Yet another very popular dog breed… The Golden Retriever is a very loving breed.  As the name suggests, this breed was used to retrieve small game for hunters AND is golden in color. The average size of a retriever is anywhere from 55-75 pounds and they live up to 12 years as is common for dogs of this size.  They are the 4th smartest dog breed and the 5th most popular breed. With a propensity for playing fetch and jumping in the water, this breed thoroughly enjoys exercise as well as lazy time. This friendly and intelligent dog breed is perfect for a family or as a therapy dog.  


The only real potential drawback from the breed is the shedding, but its nowhere near as problematic as owning a husky. Weekly brushing will keep their coats looking nice and silky. This breed requires a large space to live in and doesn’t do well in an apartment.  Retrievers are highly sensitive and don’t do well with being scolded or reprimanded. These loving doggos don’t do well being left alone for long periods of time.

(photo credit)

Perhaps the best smile of all dog breeds, these loving beauties are very well proportioned and are very athletic with a propensity for playing in the mud.


Here is what the AKC has to say about Golden Retrievers:


While some dogs favor having one owner, retrievers are instantly best friends with whomever they meet.  If an intruder were to enter your house in the middle of the night, this breed would more than likely greet the unwelcome stranger with a playful bark and a friendly demeanor. They are generally great with kids and other pets and not aggressive.


Yet another reason they make great additions to a family. They love being tasked with an action such as fetch.  It’s as if they have an oral fixation as they will keep a ball or stick in their mouth for hours. They tend to be oblivious to overheating, so it’s essential to keep an eye on how much exercise they are getting. As you can see from the picture on the right, this “adogable” breed loves to chase, but doesn’t always bring the item back to the thrower. That is something that needs to be taught.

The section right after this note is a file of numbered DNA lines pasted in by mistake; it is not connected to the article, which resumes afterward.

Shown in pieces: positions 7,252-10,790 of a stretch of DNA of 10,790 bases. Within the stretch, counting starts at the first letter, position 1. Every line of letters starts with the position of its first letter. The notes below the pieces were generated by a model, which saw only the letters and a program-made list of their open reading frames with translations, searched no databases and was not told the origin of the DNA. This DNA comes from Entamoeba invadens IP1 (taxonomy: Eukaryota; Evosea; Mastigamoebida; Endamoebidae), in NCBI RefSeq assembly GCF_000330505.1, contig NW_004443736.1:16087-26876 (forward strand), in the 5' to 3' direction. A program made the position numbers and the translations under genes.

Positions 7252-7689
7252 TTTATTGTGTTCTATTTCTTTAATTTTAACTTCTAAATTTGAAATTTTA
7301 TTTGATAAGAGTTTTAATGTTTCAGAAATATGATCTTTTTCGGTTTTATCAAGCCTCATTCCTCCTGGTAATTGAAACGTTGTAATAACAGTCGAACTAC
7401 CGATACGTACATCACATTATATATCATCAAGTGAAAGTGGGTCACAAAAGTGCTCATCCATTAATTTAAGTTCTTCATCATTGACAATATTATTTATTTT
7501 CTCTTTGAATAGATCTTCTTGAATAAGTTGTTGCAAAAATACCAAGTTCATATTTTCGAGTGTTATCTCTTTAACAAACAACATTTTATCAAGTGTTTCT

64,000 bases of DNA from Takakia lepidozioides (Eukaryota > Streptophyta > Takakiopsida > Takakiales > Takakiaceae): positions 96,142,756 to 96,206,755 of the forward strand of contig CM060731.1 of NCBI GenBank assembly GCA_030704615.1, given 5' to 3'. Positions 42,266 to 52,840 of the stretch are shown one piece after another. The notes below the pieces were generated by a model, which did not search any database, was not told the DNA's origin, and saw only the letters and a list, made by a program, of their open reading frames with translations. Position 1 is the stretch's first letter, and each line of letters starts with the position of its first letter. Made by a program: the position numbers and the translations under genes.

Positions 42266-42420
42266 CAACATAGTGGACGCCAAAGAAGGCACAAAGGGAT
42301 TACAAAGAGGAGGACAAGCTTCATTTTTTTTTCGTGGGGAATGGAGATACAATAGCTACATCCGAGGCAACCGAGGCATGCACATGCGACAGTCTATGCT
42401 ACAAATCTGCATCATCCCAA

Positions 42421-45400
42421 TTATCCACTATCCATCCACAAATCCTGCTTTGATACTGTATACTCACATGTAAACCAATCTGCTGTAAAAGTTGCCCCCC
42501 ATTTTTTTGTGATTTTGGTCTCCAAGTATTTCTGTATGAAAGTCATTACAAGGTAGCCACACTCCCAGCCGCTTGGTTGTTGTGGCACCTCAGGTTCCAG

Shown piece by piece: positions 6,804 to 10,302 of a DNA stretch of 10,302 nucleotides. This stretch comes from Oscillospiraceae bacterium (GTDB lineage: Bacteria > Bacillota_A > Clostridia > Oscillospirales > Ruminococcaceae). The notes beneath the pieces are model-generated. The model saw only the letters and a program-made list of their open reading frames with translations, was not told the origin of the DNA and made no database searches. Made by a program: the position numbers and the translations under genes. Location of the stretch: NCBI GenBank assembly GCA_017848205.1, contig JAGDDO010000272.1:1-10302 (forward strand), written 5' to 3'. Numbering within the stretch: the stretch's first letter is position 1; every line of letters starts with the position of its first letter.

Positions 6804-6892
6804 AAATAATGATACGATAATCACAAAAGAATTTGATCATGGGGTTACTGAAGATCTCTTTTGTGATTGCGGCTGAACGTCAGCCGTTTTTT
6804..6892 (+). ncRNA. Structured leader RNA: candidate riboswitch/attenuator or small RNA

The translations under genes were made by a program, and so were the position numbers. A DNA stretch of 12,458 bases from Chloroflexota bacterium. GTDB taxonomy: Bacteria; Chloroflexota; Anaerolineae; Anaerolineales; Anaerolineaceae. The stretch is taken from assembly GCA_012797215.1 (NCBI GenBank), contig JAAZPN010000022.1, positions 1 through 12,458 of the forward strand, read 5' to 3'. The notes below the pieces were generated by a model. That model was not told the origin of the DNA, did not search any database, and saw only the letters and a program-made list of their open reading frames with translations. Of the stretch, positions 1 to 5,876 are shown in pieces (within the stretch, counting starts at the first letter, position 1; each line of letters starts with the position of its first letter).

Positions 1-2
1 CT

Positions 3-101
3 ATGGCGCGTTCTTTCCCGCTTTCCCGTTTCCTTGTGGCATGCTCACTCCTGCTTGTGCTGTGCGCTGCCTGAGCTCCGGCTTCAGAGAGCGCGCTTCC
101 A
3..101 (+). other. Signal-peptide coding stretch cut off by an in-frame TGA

(photo credit)

The hardest part about having a puppy is potty training them. No one wants a pee stain on their bed, rug, or carpet.  This breed does best with a consistent schedule and a potty command. Often owners will use crate training to teach them to hold it in. If they start to mark around the house, it is a sign that they should be neutered.  Keep in mind accidents will always be a part of any success story, so try not to get mad when they pee in the house. Rather than scold, reward proper outdoor pottying with positive reinforcement in the form of a treat or verbal praise.

For more on crate training golden retrievers, check out:

With so much versatility to the breeds adaptability and capabilities, how could you say no to adding this loving animal to your family.